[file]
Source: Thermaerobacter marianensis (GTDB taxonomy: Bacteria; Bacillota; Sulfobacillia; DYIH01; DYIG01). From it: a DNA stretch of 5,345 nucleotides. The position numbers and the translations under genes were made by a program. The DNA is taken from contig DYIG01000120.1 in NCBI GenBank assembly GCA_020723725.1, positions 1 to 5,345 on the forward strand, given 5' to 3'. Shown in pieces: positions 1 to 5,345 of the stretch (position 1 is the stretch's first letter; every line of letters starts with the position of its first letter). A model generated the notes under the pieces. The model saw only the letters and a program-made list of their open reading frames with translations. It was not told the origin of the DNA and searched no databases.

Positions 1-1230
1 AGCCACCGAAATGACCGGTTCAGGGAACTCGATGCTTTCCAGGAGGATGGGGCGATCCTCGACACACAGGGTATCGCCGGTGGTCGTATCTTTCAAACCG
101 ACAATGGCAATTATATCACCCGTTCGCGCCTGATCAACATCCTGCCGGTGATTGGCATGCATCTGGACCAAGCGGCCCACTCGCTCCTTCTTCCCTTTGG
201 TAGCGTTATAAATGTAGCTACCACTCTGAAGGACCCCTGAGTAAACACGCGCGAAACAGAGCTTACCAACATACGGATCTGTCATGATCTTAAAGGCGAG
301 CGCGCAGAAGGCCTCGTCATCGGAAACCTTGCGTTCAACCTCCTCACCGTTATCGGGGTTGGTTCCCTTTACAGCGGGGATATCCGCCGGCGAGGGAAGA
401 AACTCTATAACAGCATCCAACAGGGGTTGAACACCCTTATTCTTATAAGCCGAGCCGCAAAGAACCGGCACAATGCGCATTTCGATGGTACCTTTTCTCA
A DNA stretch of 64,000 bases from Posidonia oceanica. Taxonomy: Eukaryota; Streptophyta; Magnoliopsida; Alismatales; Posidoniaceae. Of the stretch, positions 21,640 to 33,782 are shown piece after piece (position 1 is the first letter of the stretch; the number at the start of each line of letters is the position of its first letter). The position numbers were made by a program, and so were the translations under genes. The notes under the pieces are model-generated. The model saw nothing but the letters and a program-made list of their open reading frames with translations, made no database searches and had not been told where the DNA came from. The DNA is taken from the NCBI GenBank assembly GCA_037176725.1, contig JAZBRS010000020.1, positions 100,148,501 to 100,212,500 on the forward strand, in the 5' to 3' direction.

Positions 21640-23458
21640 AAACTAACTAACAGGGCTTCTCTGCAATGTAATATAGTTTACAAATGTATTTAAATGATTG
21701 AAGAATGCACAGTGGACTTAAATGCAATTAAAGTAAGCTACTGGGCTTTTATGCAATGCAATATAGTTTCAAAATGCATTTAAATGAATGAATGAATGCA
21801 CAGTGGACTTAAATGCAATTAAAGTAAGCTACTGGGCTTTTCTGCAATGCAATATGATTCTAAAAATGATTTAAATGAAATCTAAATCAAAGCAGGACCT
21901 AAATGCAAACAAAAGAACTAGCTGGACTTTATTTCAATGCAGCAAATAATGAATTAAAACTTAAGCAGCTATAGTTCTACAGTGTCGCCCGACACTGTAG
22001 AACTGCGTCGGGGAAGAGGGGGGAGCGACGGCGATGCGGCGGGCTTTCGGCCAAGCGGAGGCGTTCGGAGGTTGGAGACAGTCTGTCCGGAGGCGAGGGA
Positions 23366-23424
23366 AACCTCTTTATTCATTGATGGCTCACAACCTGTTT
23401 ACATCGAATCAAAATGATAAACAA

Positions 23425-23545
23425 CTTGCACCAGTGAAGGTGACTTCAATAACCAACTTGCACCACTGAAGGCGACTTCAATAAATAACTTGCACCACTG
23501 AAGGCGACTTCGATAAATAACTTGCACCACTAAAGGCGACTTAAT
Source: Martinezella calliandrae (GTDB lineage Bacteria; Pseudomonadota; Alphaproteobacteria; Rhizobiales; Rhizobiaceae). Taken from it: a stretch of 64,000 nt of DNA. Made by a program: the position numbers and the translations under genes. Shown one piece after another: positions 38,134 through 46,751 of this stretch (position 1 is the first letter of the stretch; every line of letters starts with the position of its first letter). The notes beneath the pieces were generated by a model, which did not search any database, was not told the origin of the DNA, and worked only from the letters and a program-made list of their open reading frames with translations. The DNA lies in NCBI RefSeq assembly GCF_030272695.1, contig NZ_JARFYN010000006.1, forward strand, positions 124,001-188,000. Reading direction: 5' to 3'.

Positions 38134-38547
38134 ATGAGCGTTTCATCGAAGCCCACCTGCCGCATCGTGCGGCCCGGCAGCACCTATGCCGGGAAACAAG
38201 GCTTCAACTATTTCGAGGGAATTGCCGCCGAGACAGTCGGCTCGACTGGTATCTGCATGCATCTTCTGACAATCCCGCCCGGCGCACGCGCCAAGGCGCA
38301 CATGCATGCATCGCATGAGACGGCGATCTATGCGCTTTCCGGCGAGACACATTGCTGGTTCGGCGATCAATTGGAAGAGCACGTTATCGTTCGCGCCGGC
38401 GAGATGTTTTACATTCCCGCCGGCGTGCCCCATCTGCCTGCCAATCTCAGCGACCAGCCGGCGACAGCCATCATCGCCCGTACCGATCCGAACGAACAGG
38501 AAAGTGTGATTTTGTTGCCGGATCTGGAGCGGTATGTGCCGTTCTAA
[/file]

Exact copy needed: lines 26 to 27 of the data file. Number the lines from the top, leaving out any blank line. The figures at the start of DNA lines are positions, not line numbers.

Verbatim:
38401 GAGATGTTTTACATTCCCGCCGGCGTGCCCCATCTGCCTGCCAATCTCAGCGACCAGCCGGCGACAGCCATCATCGCCCGTACCGATCCGAACGAACAGG
38501 AAAGTGTGATTTTGTTGCCGGATCTGGAGCGGTATGTGCCGTTCTAA